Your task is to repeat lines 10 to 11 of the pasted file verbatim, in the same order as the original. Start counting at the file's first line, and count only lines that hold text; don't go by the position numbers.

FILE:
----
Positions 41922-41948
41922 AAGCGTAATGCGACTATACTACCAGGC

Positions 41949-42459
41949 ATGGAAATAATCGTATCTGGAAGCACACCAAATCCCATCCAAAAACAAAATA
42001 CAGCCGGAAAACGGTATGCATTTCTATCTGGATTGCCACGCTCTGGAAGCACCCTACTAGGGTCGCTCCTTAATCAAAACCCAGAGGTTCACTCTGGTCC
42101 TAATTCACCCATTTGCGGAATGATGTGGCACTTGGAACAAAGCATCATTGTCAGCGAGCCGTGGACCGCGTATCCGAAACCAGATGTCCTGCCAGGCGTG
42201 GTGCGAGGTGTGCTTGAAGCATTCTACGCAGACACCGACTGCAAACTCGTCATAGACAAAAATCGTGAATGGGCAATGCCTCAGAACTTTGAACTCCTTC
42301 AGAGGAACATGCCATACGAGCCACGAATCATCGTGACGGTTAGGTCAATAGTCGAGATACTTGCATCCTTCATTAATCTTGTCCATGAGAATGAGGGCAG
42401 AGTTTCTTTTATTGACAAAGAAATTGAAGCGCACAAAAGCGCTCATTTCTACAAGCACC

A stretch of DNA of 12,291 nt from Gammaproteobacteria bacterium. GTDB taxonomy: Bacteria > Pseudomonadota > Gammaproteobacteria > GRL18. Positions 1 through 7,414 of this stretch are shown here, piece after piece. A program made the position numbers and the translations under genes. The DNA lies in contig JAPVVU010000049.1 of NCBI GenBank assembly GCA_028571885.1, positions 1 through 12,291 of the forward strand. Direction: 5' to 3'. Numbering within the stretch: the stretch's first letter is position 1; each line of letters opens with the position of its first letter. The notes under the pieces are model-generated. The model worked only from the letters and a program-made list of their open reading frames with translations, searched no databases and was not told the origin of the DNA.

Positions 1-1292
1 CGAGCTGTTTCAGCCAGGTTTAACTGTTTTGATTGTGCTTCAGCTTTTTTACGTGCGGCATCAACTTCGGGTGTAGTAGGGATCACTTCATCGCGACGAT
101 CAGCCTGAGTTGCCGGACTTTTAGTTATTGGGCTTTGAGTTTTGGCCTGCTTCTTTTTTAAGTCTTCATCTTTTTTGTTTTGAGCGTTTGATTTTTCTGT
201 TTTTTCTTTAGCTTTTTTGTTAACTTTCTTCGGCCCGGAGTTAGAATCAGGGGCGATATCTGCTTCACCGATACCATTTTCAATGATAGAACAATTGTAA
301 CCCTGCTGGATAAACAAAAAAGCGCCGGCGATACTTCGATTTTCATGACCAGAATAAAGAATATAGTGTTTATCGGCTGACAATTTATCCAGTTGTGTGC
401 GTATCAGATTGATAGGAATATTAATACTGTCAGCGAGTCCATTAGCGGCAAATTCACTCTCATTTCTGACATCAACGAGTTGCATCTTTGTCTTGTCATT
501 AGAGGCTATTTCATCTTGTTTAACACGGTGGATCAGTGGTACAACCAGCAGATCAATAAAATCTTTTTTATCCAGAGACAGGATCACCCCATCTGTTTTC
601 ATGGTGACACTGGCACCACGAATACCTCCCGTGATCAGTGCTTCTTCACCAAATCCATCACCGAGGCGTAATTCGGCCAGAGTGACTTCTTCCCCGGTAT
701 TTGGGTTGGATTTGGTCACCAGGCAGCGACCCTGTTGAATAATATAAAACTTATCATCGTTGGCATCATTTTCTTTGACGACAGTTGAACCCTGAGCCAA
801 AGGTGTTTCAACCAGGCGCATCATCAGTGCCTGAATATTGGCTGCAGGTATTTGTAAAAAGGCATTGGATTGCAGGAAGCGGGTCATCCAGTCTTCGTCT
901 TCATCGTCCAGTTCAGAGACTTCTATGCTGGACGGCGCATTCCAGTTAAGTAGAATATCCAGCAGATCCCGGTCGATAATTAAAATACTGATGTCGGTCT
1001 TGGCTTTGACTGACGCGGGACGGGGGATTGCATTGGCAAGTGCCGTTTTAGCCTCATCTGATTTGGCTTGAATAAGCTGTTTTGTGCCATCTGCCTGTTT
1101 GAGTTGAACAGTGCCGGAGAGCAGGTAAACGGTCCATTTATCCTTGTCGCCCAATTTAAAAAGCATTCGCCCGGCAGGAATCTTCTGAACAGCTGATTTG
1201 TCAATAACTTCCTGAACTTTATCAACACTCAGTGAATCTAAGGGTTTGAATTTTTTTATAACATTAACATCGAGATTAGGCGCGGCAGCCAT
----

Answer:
A stretch of DNA of 12,291 nt from Gammaproteobacteria bacterium. GTDB taxonomy: Bacteria > Pseudomonadota > Gammaproteobacteria > GRL18. Positions 1 through 7,414 of this stretch are shown here, piece after piece. A program made the position numbers and the translations under genes. The DNA lies in contig JAPVVU010000049.1 of NCBI GenBank assembly GCA_028571885.1, positions 1 through 12,291 of the forward strand. Direction: 5' to 3'. Numbering within the stretch: the stretch's first letter is position 1; each line of letters opens with the position of its first letter. The notes under the pieces are model-generated. The model worked only from the letters and a program-made list of their open reading frames with translations, searched no databases and was not told the origin of the DNA.

Positions 1-1292